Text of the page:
Leonard was getting into music. This was even announced in the 1966 documentary, "Ladies and Gentlemen, Mr. Leonard Cohen" - a strangely fawning NFB film by Donald Britten that bent over backwards to make Cohen appear to be a rising star, although he was 32 and past his due date by sixties standards. It was also announced on CBC by the lovely future Governor General herself, Adrienne Clarkson. That's how I saw Leonard for the first time, at age 15. He sang "The Stranger Song" and I was mesmerized. On that show, Leonard look a bit like Paul McCartney, eitherbecause everybody was trying to, or to appear younger, or because he wanted to associate himself with the British invasion.

He'd missed the boat as a novelist, and poetry was hardly a money-earner - but anything Leonard did garnered publicity in Canadian media circles. In retrospect, people might say he had a knack for self-promotion, and knew the right people. Which is true but it's not the whole story. Leonard always managed to put himself in the public eye, despite his famous humility, but there were also people in the background who wanted him to be visible.

In those days, he could be seen humbly perched on the steps of the Op Cafe around the corner from his new apartment on Aylmer. The Op Cafe  (later The Image) became a hippie hangout in about 1967, the summer of love, and attracted kids to downtown Montreal. Take a look at these photos from Kristian Gravenor's Coolopolis blog. Note how these photo feature some "alienated youth" who were growing their hair long, forming motorcycle gangs, exploring drugs and free love on the streets of North America. See the guy with the guitar. I think that's Leonard on the steps of the Op - whose somewhat tacky logo is clearly visible behind him.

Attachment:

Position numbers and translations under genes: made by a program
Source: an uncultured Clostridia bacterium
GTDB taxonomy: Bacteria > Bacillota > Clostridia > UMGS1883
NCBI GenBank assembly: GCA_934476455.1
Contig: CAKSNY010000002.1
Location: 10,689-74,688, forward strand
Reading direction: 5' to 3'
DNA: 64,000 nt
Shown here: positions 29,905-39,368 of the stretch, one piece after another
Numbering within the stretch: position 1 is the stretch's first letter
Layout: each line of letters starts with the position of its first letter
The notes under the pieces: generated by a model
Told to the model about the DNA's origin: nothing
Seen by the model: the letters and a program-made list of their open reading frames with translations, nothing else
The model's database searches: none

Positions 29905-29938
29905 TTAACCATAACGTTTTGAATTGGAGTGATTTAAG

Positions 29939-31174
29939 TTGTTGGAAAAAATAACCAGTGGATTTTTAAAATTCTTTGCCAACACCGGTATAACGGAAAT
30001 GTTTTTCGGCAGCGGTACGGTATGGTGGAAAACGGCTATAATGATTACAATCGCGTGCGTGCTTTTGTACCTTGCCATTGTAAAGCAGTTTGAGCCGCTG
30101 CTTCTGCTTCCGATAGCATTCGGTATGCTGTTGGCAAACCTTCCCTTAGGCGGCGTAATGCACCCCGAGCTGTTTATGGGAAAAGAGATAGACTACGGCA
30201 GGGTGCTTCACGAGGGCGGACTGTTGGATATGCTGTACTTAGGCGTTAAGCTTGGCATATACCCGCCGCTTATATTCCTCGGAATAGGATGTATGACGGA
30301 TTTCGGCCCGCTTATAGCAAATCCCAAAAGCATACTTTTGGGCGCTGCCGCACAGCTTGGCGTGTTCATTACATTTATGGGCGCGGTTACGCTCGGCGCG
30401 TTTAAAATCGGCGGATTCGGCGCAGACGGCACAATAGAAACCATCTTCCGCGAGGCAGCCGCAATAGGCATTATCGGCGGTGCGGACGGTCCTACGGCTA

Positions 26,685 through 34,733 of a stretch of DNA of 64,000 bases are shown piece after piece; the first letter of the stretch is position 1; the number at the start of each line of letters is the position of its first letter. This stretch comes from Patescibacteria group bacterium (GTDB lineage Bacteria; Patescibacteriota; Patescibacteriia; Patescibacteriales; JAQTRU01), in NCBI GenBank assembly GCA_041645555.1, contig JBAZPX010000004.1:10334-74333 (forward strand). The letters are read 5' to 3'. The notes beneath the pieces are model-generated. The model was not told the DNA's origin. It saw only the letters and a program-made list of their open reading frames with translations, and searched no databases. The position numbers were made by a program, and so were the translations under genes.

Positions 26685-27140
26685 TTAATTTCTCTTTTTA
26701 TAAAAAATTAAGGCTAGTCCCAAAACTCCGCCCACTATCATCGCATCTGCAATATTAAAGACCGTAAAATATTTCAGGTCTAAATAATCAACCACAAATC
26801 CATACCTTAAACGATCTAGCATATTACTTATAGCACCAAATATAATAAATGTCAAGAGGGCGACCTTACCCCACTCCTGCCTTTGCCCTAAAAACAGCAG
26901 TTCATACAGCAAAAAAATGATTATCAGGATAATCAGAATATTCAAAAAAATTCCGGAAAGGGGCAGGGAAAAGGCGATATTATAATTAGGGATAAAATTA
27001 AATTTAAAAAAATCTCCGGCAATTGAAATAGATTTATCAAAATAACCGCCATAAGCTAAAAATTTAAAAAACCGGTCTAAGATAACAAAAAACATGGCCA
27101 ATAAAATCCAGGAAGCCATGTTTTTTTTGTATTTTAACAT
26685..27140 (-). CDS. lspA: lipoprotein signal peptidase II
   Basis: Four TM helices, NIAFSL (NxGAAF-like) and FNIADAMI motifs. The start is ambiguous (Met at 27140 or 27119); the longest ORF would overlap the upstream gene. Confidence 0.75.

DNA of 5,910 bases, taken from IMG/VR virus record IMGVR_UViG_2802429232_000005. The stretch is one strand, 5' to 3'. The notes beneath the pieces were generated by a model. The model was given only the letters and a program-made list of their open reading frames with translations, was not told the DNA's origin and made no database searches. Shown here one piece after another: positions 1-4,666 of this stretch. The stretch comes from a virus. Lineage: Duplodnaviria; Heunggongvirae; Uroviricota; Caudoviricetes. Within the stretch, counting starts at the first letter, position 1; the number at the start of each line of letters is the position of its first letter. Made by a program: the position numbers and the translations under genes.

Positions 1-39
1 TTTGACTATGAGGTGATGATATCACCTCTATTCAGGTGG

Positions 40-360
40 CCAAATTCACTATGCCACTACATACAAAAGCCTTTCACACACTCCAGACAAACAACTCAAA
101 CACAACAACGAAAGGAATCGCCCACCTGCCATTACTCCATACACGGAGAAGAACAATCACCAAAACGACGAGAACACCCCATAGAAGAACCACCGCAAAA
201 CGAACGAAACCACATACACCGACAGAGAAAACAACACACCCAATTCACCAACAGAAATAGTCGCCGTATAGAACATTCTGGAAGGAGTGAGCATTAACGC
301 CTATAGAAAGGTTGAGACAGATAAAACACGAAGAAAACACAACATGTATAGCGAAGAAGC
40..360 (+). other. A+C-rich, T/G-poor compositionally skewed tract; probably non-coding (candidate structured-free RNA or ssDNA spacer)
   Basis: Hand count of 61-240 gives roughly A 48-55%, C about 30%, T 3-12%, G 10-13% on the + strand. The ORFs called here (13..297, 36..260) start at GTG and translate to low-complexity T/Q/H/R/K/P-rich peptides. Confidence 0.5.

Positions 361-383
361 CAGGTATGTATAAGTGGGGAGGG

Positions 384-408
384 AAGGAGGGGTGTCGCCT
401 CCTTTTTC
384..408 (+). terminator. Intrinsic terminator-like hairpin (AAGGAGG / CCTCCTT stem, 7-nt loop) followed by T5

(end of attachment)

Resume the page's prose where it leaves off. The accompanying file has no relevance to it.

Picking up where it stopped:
In fact that block of flats had been bought up by the Nerenberg family whose son, Mark, was the director of the Yellow Door - that's a coincidence, I guess, but Montreal is small and tight like that and the same people show up everywhere owning everything.  A few years later, just after the 1970 October Crisis, I would move into a student coop two block east on  another street bought up by the Nerenbergs who were our slum landlords. I even joined the Milton-Parc Citizens Committee to fight their plan for demolition of cheap housing in our neighbourhood in order to build the giant complex known as La Cité, which now stands on the very site of the Op Café.